It’s right at the end of the interview that Subhash Chandra really gives the game away. We start discussing his wealth — anything from $2bn to $5bn depending on whom you believe. For once, the 61-year-old media mogul sounds genuinely embarrassed. Gone is the quick witted, sharp-shooting self-styled business guru, who has forever changed the face of television in the world.
“Oh no, oh no. Please,” he says, when asked how much money he really has. “You know something? It has never been about money. If you chase money, money never comes. If you have other objectives, which is to achieve something that is good for people, and you achieve those objectives, then money will come.”
If Zee Entertainment, which he owns, was ever to broadcast a movie about a kid who is called back from college to help pay off his family’s debts, and goes on to run a conglomerate encompassing eight divisions and 8,000 employees, the chances are it would sit well alongside the 3,000 Hindi titles it already owns the rights to. Except this is not Bollywood fiction, this is the very real world of Subhash Chandra. Modest? Yes. Mischievous? Very. Megastar? You bet, in every sense of the word.
Today, Zee Entertainment has grown to become the largest producer and aggregator of Hindi programming in the world, with an extensive library housing 100,000 hours of television content. It has 650 million viewers in 169 countries. Incredibly, it was just 20 years ago that Chandra revolutionised the industry by launching India’s first satellite Hindi channel Zee TV, and later the first private news channel Zee News.
But that is only part of the Chandra story: his massive Essel Group has interests in technology, packaging, infrastructure, education, lifestyle and wellness, and even precious metals. Chandra mentions “packaging” as an afterthought, forgetting to add that one in every three people on the planet brushed their teeth this morning using one of his laminated tubes.
But it’s television that Chandra will be best known for, and is about to become even better known for. Not content with conquering the local market and the massive Indian expat population across the globe, his latest venture is Zee Alwan. The theory is simple, ambitious and audacious. If Bollywood movies (and general Hindi programming) are so popular with Indians, why not offer them to the Arabic market, with all content translated into Arabic? This move represents a $100m investment into the region, one that serial risk-taker Chandra is not afraid of.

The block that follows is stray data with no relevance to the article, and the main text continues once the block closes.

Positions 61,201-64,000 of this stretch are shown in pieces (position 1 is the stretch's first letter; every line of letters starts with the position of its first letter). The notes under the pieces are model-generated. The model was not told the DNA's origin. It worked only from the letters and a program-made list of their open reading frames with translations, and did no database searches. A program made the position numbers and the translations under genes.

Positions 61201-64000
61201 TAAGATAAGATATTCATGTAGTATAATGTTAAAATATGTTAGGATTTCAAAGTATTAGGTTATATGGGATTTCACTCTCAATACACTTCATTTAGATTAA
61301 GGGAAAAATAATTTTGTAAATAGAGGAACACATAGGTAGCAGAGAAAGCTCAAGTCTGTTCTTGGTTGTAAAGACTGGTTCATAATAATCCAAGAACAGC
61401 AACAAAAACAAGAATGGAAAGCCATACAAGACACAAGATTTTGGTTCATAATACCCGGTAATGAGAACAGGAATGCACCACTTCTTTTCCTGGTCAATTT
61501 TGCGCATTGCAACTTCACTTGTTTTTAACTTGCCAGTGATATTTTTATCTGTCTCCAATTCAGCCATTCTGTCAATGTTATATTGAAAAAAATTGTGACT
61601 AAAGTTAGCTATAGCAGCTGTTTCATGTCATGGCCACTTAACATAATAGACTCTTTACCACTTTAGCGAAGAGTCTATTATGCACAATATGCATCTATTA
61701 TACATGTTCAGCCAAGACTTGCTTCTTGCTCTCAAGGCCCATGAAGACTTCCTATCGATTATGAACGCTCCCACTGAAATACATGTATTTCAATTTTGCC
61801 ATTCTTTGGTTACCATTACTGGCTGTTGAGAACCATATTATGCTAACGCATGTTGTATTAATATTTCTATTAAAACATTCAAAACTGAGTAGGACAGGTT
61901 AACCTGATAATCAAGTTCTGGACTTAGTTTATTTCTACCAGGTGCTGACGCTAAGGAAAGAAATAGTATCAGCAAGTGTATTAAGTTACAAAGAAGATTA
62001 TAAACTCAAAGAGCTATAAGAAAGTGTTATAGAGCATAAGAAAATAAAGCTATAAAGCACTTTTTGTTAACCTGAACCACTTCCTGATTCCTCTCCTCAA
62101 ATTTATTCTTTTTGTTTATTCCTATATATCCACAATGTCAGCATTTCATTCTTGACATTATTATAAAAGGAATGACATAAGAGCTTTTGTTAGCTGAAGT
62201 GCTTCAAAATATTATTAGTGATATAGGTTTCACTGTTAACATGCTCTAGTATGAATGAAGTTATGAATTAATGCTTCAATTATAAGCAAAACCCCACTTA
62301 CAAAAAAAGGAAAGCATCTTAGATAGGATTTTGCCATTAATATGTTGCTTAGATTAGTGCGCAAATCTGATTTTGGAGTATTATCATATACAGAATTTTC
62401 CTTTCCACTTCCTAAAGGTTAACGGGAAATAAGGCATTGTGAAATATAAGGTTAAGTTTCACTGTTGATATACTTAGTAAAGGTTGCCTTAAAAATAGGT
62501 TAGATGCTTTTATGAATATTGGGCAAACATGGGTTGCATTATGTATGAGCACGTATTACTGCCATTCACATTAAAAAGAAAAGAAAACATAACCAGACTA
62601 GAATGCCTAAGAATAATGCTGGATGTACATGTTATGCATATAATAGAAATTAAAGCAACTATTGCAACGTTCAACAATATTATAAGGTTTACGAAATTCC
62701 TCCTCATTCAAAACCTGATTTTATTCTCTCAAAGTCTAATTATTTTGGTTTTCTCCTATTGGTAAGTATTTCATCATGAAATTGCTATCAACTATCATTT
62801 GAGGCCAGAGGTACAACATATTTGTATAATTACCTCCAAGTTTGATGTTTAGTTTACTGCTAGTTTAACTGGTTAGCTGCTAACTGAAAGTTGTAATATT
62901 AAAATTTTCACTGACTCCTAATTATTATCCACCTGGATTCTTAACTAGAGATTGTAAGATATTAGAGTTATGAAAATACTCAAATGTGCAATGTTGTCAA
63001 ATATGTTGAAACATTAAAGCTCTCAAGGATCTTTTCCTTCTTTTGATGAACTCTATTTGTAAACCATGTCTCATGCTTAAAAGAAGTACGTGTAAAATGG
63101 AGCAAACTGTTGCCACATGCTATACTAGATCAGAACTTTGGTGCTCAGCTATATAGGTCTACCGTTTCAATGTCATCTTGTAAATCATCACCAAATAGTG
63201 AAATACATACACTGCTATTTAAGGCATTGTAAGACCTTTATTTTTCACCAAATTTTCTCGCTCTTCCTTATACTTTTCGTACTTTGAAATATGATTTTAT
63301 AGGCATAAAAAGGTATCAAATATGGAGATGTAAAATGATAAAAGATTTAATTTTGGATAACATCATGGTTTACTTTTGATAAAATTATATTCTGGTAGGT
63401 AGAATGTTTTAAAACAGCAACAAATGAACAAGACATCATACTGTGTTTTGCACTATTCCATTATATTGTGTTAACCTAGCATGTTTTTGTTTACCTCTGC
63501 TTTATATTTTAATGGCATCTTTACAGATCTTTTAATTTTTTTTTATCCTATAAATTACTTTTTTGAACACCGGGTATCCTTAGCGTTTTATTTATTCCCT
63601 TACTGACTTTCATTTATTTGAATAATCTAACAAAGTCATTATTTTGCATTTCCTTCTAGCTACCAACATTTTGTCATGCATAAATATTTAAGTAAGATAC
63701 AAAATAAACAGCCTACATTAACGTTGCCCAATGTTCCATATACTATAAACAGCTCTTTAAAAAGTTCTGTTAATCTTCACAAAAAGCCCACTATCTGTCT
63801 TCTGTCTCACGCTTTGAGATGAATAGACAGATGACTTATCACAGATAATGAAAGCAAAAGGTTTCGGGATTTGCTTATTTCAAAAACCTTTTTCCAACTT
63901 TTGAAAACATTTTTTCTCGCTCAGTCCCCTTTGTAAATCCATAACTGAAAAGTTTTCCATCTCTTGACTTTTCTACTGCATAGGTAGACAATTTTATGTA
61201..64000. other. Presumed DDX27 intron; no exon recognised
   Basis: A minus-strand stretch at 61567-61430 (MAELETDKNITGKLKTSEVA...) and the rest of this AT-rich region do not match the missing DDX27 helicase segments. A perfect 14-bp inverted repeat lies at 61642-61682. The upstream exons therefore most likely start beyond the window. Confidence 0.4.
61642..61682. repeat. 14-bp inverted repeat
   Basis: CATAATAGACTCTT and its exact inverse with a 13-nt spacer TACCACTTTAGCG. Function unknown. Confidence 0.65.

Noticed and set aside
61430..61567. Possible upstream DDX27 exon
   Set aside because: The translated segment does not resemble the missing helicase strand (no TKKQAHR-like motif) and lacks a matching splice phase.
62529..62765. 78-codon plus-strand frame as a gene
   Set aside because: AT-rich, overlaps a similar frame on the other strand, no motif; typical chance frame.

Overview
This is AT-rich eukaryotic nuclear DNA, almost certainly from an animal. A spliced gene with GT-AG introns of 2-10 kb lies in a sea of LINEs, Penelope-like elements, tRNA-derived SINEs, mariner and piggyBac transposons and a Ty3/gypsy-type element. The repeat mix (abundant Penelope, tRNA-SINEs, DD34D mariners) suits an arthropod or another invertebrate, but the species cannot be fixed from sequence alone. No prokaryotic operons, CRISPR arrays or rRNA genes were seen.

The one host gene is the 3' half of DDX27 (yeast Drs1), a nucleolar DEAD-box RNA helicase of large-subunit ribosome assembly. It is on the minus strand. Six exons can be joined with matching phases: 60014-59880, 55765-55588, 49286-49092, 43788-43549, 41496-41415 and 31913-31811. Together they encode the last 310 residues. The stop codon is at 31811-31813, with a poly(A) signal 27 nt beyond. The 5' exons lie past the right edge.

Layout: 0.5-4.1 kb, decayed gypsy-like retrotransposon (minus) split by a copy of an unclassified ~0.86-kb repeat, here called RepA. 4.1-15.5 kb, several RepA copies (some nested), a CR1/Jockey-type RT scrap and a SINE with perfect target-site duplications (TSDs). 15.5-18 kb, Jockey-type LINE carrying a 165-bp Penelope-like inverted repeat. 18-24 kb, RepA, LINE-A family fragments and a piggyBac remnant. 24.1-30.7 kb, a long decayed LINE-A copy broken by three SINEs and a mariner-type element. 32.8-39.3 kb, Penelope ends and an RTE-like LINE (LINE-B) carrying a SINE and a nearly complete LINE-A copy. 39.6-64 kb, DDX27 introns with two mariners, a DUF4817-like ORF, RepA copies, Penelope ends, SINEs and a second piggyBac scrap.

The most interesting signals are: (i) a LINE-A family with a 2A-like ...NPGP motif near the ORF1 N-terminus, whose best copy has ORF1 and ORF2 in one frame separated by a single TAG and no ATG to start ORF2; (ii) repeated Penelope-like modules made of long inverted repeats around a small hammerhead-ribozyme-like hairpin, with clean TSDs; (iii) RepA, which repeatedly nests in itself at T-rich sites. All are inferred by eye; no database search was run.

“This is a big new strategy for us. The whole Middle East region has a large population, and we want to give them entertainment in their own language — it will be a new entertainment and information experience for them, and it will also provide strong opportunities for Arabic creative talent to work with us,” he says.
With a population of 350 million, the region is a fast-growing television market that already has 600 free-to-air channels. Joining the party won’t be easy — add to that the fact that advertising revenues were recorded at around $1.5bn three years ago, compared to over $50bn for the similar-sized US market.
Not to worry, says Chandra. “It’s always a challenge, and working in a challenging environment has got its own kick. There is also an Arabic population that is spread around — certainly in Europe and America. So Zee Alwan will also find a place and distribution in those markets. So that will offset what is a challenging market in the Middle East region.”
He adds: “We will be somewhat unique in the sense of what is out there already — more than 50 percent of the content available to the 350 million population is more motivated with Western content. There is 35 percent locally generated. The Indian content is not available in Arabic right now — we will produce in their language some programming with local talent so it will be unique. But I also believe advertising revenues will grow, they will be corrected over a period of time. This will be a big market, I have no doubt.”
There will no doubt be many obstacles thrown along Chandra’s Arabic path, but given his track record, the chances are he will swallow most of them up. Having initially made a success of his packaging company Essel Packaging, he handed over the reins to his brothers, deciding to set up EsselWorld in 1988 in Mumbai, which was to be India’s largest amusement park.
“When we did the park, only one third of the guests we anticipated came. We were told that people actually wanted entertainment closer to their homes. The political class also really gave us a lot of trouble. They wanted to recover 150 percent tax on an amusement park that was meant for middle-class families and their children. So I was having in mind that there should be a communication channel that becomes a bridge between the government and the people,” he says.
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